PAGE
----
Ilia reopened at the end of 2010 on the site of what used to be Papillon. The menu now is firmly Italian, the kitchen in the hands of Omar Agostini, who worked most recently with Helene Darroze, but in the past with Alain Ducasse. The room seats 80 at capacity, and the kitchen sources 60% of its ingredients from Italy.
The menu has starters at £7 - £16, pasta £12 to £15 and main courses £19 to £25, with vegetables a chunky £5 extra. The Italian wine list is printed on the back of the food menu and starts at £19, though the prices climb swiftly. It includes wines such as Carso Vitoska Zidarich Bianco 2007 at £44 for a wine that retails at £23, Brunello Costanti at £115 for a wine that shops charge £37 for, with the lovely Antinori Tignanello 2007 at £180 for a wine that will set you back £50 in the shops. We drank Pinot Grigio Livio Felluga 2009 at £42 for a wine that you can pick up for £18 in the shops. There is just one listed dessert wine, plus a very good Saracco Moscato d’Asti. Bread is made from scratch, apparently twice a day, though the rolls that we tried were very hard indeed and did not taste fresh. Carte musica was much better, and when I later saw an appealing plate of focaccia heading for another table I hijacked it, and this was lovely, clearly fresh and with soft texture. Consequently it is hard to score the bread, which ranged from barely 1/10 to a comfortable 5/10.
I began with a special of white asparagus and scrambled egg: the asparagus was seasonal and from Piedmont, and was excellent, just made with a little scrambled egg and herbs (comfortably 4/10.pushing 5/10). My wife had warm artichokes with provola cheese (a cow milk cheese from southern Italy), a pleasant dish (3/10). My main course was papardelle with wild boar ragu, and this was lovely, the pasta tender and the ragu rich and comforting, with tomatoes, a hint of the taste of the boar and plenty of seasoning (5/10). Stella had sea bass, which although farmed tasted fine, and was cooked well, served with a simple mixed salad. The fish was cooked whole and filleted by a waiter, which in this case was a pity as his filleting skills approximated that of a ten year old asked to fillet a fish using only a twig. A heap of jumbled fish pieces and the odd bone arrived. My wife, who trained as an eye surgeon, can fillet a fish to a Tom & Jerry cartoon perfect standard with her eyes closed, and I really wish they had just let her do it. Nonetheless, the fish itself tasted fine, the salad was nicely dressed and the tomatoes, from Italy, had good flavour (4/10 despite the filleting skills).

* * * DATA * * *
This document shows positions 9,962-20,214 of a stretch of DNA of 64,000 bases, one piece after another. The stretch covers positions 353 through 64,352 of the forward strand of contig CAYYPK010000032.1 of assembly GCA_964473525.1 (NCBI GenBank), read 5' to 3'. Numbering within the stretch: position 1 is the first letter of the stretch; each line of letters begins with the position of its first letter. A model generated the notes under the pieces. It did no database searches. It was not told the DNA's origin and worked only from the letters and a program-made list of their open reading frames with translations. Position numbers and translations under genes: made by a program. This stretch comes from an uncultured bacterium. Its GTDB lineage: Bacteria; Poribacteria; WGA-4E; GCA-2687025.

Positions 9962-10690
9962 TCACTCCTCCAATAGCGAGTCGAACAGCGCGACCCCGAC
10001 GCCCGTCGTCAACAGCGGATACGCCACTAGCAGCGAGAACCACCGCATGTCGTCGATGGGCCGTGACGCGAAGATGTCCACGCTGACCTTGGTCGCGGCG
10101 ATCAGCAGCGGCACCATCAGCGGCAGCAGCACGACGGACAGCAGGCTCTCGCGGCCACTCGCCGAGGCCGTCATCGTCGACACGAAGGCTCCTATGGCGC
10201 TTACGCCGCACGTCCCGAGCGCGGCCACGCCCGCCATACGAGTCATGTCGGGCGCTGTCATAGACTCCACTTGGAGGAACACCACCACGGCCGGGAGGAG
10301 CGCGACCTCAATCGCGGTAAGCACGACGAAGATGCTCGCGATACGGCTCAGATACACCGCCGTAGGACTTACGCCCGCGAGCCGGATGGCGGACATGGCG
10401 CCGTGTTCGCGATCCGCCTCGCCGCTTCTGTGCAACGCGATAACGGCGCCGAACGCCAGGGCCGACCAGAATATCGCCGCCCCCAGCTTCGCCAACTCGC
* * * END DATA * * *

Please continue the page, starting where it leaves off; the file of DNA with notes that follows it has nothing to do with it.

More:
A selection of desserts included a terrific praline semifreddo with lovely raspberries, a bowl of excellent new season strawberries from France that actually tasted of strawberries, which ones in the UK have long since ceased to, and a pleasant trifle, though an almond and chocolate cake was a little dry (4/10 average, but much higher for the semifreddo). Service, led by a manager who used to be at Al Baretto, was friendly. The bill came to £70 a head, which was reasonable enough given the quality of what was delivered. The ingredient quality here is unusually high, and the kitchen is clearly able to deliver skilfully cooked dishes.